Continuing with Season 2 being on another level, in episode 21 we see a variety of flashbacks.  The best one in my opinion shows Buffy at her old high school before she knew she was The Slayer.  We see that she was extremely popular and kind of an airhead, but, overall, a normal high school student.  It’s a short moment, but tugs at the heart strings, because we all know the hell she is about to endure for essentially the next 7 years of her life.

Number 6: Angel experiences true, full happiness and pays dearly for it.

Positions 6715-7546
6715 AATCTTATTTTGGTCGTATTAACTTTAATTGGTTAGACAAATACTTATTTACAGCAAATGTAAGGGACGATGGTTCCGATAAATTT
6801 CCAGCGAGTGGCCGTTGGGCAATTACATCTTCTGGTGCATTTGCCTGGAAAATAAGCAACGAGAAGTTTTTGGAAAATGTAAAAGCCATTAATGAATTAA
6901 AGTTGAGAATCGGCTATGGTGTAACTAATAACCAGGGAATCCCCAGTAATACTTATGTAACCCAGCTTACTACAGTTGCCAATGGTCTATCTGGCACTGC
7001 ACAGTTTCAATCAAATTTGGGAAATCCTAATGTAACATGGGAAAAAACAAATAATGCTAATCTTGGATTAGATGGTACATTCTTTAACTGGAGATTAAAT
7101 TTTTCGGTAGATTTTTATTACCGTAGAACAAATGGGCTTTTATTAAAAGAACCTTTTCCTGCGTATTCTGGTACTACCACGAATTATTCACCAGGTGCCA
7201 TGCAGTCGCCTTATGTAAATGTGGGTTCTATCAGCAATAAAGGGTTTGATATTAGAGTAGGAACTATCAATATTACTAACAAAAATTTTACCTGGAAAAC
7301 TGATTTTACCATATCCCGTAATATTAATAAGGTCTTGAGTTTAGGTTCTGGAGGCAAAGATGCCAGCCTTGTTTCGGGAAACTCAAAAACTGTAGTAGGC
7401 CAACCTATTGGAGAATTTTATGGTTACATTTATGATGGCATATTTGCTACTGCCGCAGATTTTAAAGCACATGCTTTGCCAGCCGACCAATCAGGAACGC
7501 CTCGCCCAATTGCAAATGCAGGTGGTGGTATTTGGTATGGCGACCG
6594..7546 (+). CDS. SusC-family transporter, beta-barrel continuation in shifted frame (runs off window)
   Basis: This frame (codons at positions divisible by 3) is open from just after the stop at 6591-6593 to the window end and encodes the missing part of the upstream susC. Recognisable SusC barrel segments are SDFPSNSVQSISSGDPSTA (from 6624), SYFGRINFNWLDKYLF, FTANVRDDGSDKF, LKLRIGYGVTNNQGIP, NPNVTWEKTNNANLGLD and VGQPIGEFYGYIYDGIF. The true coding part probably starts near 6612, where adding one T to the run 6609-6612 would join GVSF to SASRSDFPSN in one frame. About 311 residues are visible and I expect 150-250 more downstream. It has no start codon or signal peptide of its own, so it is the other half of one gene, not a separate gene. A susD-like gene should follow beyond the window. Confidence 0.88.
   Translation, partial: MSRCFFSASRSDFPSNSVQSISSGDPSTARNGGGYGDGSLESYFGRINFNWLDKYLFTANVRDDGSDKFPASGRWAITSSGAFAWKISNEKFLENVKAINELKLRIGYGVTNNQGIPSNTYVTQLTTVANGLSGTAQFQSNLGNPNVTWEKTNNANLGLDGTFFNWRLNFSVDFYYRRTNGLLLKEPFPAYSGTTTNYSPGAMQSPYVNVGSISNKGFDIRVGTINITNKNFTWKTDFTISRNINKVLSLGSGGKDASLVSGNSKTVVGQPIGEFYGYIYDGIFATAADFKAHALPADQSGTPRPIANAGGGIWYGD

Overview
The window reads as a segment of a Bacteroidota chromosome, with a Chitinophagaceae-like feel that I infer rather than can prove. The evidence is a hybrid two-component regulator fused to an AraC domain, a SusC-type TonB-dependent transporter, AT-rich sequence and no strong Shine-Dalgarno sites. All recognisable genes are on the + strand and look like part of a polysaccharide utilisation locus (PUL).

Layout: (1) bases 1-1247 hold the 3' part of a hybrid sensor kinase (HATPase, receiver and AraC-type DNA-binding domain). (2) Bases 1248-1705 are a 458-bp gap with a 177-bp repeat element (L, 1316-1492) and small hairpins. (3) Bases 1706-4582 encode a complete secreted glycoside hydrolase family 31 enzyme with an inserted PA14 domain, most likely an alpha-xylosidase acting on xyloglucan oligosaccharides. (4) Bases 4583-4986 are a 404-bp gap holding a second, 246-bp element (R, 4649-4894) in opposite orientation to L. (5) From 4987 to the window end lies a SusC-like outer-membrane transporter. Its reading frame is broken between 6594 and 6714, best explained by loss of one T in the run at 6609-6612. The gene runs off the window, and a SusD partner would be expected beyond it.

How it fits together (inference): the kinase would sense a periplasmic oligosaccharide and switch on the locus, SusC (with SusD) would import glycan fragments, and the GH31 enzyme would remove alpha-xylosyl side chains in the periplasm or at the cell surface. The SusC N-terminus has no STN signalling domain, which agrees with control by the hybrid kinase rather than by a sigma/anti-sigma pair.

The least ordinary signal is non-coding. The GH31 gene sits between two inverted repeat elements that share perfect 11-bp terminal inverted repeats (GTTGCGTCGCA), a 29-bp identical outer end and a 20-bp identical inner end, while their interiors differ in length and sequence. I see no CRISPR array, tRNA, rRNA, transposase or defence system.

Season 2 (again) episode 13 reveals Angel’s curse.  If he experiences true happiness, his alter ego, Angelus, (the vicious vampire he was hundreds of years ago) will return and take him over, endangering essentially the entire world.  When he and Buffy finally consummate their relationship, Angel achieves true happiness.  But he was never meant to be happy. He is meant to walk the earth as an immortal but never truly fulfilled being. Bleeding into the next episode, we see the abrupt transformation from Angel to Angelus. Its sweet in a way, because we now know that Buffy brings Angel true happiness.  However, Angel simply can not be with Buffy in that way, and since he defied the pillars of his curse, he is now a soulless demon hell bent on bringing about the apocalypse.  As a result, Buffy is forced to destroy him and send him to hell, but at the last moment his soul is restored, resulting in one of the most heart wrenching moments of the whole series when Buffy realizes  she has just killed her one true love.  Shattered, she leaves Sunnydale and runs away to Los Angeles.